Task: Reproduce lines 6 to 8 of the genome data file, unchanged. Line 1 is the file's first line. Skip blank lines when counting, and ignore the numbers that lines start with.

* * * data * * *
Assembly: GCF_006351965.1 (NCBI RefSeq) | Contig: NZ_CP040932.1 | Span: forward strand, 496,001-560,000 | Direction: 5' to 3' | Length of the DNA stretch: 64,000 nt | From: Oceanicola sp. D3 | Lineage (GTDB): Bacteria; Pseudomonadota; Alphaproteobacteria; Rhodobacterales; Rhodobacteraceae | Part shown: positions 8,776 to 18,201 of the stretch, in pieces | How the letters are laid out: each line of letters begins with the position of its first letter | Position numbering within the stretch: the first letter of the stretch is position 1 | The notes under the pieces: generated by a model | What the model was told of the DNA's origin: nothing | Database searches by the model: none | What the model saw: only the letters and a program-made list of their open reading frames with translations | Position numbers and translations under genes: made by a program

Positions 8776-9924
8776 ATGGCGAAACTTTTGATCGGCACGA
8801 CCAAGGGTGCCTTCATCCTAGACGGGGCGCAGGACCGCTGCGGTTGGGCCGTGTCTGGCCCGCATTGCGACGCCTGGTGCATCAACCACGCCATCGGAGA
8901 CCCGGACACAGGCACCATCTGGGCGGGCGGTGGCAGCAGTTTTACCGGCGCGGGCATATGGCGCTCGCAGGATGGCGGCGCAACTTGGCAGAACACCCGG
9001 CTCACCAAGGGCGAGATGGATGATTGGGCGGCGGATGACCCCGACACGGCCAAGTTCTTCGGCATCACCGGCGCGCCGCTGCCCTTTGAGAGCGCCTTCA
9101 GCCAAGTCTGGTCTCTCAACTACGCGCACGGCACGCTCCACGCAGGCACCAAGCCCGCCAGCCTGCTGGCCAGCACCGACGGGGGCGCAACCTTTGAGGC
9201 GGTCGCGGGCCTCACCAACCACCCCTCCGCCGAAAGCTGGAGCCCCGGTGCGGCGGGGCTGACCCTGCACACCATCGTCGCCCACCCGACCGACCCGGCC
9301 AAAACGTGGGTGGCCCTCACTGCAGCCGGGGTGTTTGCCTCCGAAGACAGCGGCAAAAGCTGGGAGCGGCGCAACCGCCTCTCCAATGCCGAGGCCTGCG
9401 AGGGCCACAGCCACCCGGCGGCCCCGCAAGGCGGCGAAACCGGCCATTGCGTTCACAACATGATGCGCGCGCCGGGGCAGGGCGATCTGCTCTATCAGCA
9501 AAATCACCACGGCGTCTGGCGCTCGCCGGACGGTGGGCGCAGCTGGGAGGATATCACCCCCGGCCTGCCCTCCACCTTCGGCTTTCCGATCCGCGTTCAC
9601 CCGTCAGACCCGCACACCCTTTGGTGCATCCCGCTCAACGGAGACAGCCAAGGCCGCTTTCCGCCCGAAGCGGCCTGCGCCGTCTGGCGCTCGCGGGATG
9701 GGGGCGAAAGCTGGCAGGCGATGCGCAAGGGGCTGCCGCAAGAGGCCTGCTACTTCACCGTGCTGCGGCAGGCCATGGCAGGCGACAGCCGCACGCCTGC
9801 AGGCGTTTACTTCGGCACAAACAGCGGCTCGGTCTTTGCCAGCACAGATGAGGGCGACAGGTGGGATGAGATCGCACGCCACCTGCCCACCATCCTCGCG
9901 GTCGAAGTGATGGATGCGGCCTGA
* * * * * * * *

9001 CTCACCAAGGGCGAGATGGATGATTGGGCGGCGGATGACCCCGACACGGCCAAGTTCTTCGGCATCACCGGCGCGCCGCTGCCCTTTGAGAGCGCCTTCA
9101 GCCAAGTCTGGTCTCTCAACTACGCGCACGGCACGCTCCACGCAGGCACCAAGCCCGCCAGCCTGCTGGCCAGCACCGACGGGGGCGCAACCTTTGAGGC
9201 GGTCGCGGGCCTCACCAACCACCCCTCCGCCGAAAGCTGGAGCCCCGGTGCGGCGGGGCTGACCCTGCACACCATCGTCGCCCACCCGACCGACCCGGCC